Updated: Apr 19, 2019
The time has come for celebrating Lent — so, what should you give up? Better still, what should you take up?
A question often posed to me by the parents of my students: “What can my son/daughter do to improve their writing?”. I get this from the mothers and fathers of GCSE students, of A Level students, of younger children, and of more mature learners.
“Well,” I usually respond, raising a scholarly eyebrow, “does she read for pleasure?” More often than not this is met with an unimpressed look, bordering on disdain. “Of course she does. She burnt her way through all the Harry Potters.”
“Ah,” I say, “and does she write letters?”
Lent is a time of year associated with giving things up. Another man in my position would urge students to stop watching television or playing computer games, but as a Jewish Atheist I’m not much interested in telling you what not to do. I’d much rather encourage you to take something up. Specifically, I want you to take up a new pastime: the art of letter writing. How old do you think Gustave Flaubert, author of Madame Bovary, was when he wrote the following New Year’s greeting to his friend?
You are right in saying New Year's Day is stupid. I wish you a happy 1831, my affectionate greetings to your dear family. If you'd like us to work together at writing, I'll write comedies and you can write your dreams, and since there's a lady who comes to see papa and always says stupid things I'll write them too.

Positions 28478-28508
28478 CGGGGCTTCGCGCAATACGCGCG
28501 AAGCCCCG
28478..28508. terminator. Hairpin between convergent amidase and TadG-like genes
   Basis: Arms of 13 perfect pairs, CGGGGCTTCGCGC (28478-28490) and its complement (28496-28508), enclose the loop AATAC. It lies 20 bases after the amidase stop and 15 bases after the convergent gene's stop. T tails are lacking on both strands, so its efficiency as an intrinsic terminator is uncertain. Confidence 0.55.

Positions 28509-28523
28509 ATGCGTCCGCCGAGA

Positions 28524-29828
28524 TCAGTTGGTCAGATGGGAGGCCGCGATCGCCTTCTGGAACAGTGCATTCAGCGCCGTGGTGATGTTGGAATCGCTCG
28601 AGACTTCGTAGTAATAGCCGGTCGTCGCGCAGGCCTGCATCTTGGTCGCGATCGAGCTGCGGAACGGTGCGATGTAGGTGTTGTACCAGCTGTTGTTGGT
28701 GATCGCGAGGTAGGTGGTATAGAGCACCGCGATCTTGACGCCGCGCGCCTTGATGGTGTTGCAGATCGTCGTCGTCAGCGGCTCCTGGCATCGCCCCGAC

Any guesses? He was nine years old. Articulate little fellow, wasn’t he! This is everything a good letter ought to be: amusing, opinionated, and affectionate. How did he get to be so good at expressing himself through the written word at such a young age? Great writers of the past, from Cicero to John Keats, have always honed their writing skills by composing short notes to entertain their friends, and to spread news and gossip. In our time, social media sites, instant messaging, and the ubiquity of mobile phones, threaten to displace this historic form of communication.
Of course, it is a huge drag to gather together paper, pen, and stamps, to then look up an address, and walk down to a postbox. Not to mention the unpleasantness of licking the adhesive strip at the top of an envelope. I’d be the last person to blame you for thinking it’s not worth the effort. But thankfully our age has also made letter-writing easier and quicker than it has ever been before – we have emails.
So, this Easter, my advice to anyone who wants to improve their writing, whether they have an English Language GCSE looming over the horizon or not, is this: sit down at your laptop two or three evenings a week and write a thoughtful, lengthy email to a friend you haven’t seen in some time. Or a distant member of your family. The aim is to be as interesting as possible. Try to imagine the person you address is sitting in the room with you eagerly listening. Make it personal. Tell an anecdote that has recently taken place in your life. Talk about something you feel strongly about. Ask for your correspondent’s opinions on a problem you have. Think about what advantages the long-form email has over the comparatively short text messages, and make use of them.
Of if you prefer, just give up TV and video games, and spend more time reading.
Blog Post Crafted by Toby
Toby is in charge of recruitment of new tutors. He conducts interviews with prospective tutors and assesses their lessons to get a feel for whether they have the teaching style we're looking for.